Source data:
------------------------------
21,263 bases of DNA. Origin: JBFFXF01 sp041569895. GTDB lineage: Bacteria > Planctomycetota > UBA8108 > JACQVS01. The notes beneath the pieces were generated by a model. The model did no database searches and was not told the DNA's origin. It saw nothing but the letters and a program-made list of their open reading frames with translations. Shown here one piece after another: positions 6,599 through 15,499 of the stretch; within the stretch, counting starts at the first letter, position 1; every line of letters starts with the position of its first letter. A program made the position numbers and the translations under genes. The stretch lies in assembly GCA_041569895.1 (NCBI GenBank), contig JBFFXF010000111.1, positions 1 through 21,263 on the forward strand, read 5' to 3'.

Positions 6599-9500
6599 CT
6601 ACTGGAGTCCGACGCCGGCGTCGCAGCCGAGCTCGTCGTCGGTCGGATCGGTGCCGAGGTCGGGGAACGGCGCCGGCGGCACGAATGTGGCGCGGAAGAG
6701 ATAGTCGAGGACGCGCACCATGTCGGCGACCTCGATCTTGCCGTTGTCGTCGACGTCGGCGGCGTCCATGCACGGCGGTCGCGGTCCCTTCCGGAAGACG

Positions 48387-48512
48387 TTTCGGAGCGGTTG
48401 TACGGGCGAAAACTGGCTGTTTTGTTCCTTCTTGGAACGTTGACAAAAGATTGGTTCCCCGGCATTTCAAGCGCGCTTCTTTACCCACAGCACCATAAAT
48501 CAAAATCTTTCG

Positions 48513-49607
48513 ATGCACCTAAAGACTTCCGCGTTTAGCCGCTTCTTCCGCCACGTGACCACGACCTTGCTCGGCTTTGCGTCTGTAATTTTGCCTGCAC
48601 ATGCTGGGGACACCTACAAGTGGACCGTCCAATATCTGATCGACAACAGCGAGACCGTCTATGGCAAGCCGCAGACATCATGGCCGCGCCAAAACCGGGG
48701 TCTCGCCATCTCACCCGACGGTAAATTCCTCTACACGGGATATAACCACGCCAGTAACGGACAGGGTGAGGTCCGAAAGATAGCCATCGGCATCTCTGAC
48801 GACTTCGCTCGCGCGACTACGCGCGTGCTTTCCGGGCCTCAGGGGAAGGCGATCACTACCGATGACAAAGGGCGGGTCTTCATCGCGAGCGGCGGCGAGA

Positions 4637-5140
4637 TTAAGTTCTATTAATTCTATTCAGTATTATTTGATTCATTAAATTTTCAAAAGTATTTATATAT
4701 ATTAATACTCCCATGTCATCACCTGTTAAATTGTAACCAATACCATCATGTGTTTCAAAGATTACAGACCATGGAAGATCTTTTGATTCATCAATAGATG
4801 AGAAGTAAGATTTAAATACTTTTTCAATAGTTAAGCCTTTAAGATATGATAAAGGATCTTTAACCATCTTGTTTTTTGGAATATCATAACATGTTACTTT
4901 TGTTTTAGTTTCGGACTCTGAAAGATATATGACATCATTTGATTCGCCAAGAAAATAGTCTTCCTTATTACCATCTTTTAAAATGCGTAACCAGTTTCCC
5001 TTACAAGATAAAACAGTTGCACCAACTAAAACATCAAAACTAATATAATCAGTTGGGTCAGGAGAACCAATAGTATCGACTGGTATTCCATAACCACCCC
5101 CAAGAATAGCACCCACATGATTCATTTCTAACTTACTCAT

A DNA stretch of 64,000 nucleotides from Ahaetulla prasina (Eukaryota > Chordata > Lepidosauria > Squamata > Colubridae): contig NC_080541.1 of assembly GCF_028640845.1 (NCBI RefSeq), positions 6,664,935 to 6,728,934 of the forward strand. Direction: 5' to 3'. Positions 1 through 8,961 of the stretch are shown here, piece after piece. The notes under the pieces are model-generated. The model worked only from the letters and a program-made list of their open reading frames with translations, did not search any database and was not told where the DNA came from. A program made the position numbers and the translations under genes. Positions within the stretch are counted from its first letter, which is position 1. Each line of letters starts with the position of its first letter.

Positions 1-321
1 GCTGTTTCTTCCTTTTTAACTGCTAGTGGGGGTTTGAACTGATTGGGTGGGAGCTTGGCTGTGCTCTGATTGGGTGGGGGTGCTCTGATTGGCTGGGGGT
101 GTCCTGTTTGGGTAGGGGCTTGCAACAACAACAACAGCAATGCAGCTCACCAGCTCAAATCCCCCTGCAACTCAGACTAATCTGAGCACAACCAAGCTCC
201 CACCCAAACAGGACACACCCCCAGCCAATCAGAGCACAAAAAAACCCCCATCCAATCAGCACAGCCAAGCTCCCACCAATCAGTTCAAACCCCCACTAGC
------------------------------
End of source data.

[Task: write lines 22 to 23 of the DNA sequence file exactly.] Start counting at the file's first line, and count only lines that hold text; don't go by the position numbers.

A DNA stretch of 64,000 nucleotides from Ahaetulla prasina (Eukaryota > Chordata > Lepidosauria > Squamata > Colubridae): contig NC_080541.1 of assembly GCF_028640845.1 (NCBI RefSeq), positions 6,664,935 to 6,728,934 of the forward strand. Direction: 5' to 3'. Positions 1 through 8,961 of the stretch are shown here, piece after piece. The notes under the pieces are model-generated. The model worked only from the letters and a program-made list of their open reading frames with translations, did not search any database and was not told where the DNA came from. A program made the position numbers and the translations under genes. Positions within the stretch are counted from its first letter, which is position 1. Each line of letters starts with the position of its first letter.

Positions 1-321